is an important wine region in terms of both quality and quantity. The town is renowned as much for its beautiful buildings and scenery as for its wine. There are vineyards around Saint-Emilion since Roman times.
Some of the most prestigious and most expensive wines in the world are made here; Chateaux Cheval Blanc, Ausone, Angelus, Figeac and Pavie.
Unlike the wines of the Medoc (which focus on Cabernet Sauvignon), Saint-Emilion wines are predominantly made from Merlot and Cabernet Franc. The other traditional Bordeaux varieties (Cabernet Sauvignon, Carmenere, Petit Verdot and Malbec) are permitted for use here but are rarely used to any significant extent. The reason for that is, the clay- and chalk-rich soils around Saint-Emilion are generally cooler than those on the Medoc peninsula, so they're less capable of ripening Cabernet Sauvignon reliably. Merlot makes up the majority (about 65%) of vines planted around Saint-Emilion.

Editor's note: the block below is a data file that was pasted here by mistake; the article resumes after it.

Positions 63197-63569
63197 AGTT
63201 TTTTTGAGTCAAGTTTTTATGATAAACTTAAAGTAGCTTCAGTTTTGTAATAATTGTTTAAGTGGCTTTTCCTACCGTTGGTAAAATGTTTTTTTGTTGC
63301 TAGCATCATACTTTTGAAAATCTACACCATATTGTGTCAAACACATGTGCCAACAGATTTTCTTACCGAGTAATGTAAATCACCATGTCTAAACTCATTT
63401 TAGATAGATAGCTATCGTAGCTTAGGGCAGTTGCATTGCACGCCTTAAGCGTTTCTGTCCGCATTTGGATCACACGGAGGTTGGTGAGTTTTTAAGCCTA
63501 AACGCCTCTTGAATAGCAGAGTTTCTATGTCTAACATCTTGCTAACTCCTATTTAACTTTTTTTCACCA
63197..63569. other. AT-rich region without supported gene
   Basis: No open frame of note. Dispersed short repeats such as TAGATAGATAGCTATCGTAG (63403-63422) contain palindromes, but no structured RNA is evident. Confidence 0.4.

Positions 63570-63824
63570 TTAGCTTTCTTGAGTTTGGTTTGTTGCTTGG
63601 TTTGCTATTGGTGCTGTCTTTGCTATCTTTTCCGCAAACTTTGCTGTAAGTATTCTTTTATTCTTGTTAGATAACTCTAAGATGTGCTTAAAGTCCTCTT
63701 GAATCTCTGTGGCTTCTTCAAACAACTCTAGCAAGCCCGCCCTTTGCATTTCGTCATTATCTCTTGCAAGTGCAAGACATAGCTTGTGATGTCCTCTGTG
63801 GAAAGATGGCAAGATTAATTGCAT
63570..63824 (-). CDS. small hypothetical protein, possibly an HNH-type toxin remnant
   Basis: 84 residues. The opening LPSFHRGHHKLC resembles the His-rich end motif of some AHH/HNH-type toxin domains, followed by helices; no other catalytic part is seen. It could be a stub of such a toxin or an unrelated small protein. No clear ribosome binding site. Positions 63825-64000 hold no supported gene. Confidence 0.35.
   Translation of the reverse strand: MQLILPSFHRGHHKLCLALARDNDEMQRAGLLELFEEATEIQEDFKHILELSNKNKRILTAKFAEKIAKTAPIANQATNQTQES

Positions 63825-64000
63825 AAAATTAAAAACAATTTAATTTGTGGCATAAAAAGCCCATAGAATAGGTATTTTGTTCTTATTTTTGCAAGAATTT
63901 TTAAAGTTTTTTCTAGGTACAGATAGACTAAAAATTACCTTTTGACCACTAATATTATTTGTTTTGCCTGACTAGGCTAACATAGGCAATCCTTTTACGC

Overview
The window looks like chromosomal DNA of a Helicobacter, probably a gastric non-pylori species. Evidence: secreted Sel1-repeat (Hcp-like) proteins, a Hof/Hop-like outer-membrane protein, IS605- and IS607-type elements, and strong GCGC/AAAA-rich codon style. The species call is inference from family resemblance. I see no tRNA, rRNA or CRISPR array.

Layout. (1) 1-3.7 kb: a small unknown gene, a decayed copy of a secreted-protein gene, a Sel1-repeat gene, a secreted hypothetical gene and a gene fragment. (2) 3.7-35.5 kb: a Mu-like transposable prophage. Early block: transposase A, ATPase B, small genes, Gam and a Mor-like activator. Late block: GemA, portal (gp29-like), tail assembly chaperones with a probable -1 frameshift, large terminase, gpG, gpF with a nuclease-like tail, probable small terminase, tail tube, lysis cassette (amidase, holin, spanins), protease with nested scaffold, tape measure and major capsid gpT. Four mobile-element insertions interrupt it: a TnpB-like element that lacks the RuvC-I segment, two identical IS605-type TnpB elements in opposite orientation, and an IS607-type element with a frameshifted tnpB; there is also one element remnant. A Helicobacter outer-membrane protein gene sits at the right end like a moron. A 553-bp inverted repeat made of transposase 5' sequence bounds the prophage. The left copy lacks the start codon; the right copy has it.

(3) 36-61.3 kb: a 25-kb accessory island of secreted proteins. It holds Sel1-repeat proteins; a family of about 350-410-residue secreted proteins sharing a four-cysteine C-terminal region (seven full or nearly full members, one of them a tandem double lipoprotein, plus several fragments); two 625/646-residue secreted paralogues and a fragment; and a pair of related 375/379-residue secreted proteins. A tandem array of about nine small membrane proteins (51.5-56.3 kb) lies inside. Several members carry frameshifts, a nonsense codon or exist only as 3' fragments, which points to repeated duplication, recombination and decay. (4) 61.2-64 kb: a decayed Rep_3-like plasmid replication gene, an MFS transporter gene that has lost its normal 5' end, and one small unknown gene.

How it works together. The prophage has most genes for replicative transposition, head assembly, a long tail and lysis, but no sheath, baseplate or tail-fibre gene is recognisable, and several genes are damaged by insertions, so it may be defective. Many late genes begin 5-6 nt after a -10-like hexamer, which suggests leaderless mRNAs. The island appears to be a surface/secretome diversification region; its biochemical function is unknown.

Saint-Emilion continues to increase in popularity because of the softer, more approachable, less tannic and astringent wine styles it produces compared to right bank Bordeaux appellations.